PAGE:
14.  The committee has therefore recommended that, at the request of any recognised association, Australia Post be required to renegotiate the terms and conditions of an LPO Agreement.

15.  There were additional concerns that the changes in the work activities of LPOs have resulted in payments not reflecting the work undertaken. In particular, the increase in parcel post was noted.

16.  The committee has recommended that the Minister for Communications, as a matter of urgency, commission an independent audit of the activities undertaken by the LPO network, specifically to determine the validity of claims made by licensees that payments made under the LPO Agreement are not fair and reasonable.

17.  The committee has further recommended that, where a payment is found to be not fair and reasonable, a study should be conducted to determine what an appropriate payment rate should be.

18.  The committee acknowledges that there are a wide range of factors currently influencing the financial performance of Australia Post, in addition to declining mail volumes. Such impacts include the costs of meeting community service obligations, the cost of the Reserved Service, increased mail delivery points, international inward mail, the adequacy of the Basic Postage Rate (BPR) and the cost of the legacy superannuation scheme.

19.  The committee understands that all of the influencing factors will require changes to Australia Post's operations and the broader postal network. However, in the case of the legacy superannuation liability of Australia Post, the committee was concerned at the suggestion by Australia Post that LPOs should be absorbing some of this liability.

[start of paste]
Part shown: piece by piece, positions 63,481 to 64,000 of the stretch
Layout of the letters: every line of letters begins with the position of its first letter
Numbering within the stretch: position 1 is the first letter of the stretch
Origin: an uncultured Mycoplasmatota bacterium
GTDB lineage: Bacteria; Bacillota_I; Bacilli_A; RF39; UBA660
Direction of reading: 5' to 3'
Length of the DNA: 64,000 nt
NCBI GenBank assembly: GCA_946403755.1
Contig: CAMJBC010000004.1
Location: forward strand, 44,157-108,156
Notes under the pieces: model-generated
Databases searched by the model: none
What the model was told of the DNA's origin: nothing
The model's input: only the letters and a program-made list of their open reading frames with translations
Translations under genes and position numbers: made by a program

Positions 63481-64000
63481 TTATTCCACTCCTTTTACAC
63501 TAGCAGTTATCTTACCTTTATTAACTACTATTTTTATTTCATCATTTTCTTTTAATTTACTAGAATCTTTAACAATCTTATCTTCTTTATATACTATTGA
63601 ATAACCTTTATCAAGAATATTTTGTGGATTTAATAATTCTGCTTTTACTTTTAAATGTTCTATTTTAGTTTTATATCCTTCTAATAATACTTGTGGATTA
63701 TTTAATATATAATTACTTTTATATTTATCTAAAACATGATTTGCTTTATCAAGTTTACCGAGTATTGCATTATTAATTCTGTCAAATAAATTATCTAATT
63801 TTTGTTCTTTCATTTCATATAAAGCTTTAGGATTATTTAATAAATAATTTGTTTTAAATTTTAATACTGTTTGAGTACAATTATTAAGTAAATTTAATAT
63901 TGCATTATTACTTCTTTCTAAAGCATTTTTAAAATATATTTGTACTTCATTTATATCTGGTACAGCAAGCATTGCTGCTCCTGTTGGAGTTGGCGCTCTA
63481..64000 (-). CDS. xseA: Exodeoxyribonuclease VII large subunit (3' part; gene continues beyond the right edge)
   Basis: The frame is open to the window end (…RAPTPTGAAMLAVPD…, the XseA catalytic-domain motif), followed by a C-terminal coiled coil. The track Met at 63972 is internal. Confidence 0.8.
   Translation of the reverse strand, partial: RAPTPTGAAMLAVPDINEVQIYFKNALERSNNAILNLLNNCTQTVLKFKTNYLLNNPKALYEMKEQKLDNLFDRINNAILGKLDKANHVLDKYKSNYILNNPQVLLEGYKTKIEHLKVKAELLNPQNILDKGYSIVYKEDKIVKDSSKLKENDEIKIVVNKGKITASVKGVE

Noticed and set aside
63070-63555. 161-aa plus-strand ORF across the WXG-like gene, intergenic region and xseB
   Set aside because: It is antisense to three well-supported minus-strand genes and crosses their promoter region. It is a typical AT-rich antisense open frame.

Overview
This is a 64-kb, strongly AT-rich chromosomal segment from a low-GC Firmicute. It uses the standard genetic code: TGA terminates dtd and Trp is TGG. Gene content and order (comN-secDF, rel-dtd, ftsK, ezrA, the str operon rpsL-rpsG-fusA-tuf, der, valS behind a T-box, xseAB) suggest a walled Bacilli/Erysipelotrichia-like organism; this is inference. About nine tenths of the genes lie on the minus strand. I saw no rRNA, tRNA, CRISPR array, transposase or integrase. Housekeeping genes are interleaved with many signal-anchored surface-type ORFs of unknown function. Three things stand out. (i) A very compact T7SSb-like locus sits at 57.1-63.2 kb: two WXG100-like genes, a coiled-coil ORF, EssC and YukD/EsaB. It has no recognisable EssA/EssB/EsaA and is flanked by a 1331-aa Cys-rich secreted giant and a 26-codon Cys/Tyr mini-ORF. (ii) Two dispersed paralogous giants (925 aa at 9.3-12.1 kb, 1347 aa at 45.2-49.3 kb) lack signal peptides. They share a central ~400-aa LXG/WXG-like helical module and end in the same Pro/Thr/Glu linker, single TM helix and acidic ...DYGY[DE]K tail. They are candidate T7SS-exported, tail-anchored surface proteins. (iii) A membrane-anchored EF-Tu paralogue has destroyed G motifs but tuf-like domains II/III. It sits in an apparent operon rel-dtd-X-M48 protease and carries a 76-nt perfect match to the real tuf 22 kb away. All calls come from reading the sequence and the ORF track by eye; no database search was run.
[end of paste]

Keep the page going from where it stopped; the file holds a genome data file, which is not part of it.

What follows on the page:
20.  In evidence provided by Australia Post it was stated that superannuation 'will need to be taken into consideration when making any additional payments to licensees'. The committee considers that superannuation and the consequential liabilities rest entirely with Australia Post and licensees should in no way be impacted by the decision of Australia Post in this regard.

21.  The committee received representations from licensees concerned that Australia Post was engaging in predatory behaviour that conflicted with Australia Post's obligation to 'use its best efforts to maximise sales of Products and Services to the mutual benefit of the Licensee and Australia Post'.

22.  The committee is concerned that Australia Post may be using its monopoly position as an unfair advantage in competition with licensees.

23.  With regard to the Australia Post franchisee network, the committee heard evidence that Australia Post made assurances to franchisees that have never eventuated, and that Australia Post was in possession of relevant information in this regard that was not divulged to prospective franchisees. As a result the value of the assets of the franchises has been significantly devalued.

24.  The committee recommends that Australia Post take into account the impact on the value of the franchises of its inability to deliver the promised opportunities when negotiating the current value of franchises.

25.  The committee recognises the difficulties that are currently being faced by all stakeholders in the Australian postal network and believes that a transparent and consultative approach is necessary to enable a transition to a postal system that meets the demands of the future.

26.  The committee also comments that the aim of the inquiry was to identify problems and canvass solutions in relation to both Australia Post and the LPO network. However, it appears to the committee that the negative publicity surrounding the inquiry has accelerated and exacerbated the decline in the value of LPOs.

27.  The committee considers it is therefore extremely important that negotiations about the future model for the delivery of postal services in Australia and the network through which they will be delivered are undertaken in a calm and considered way.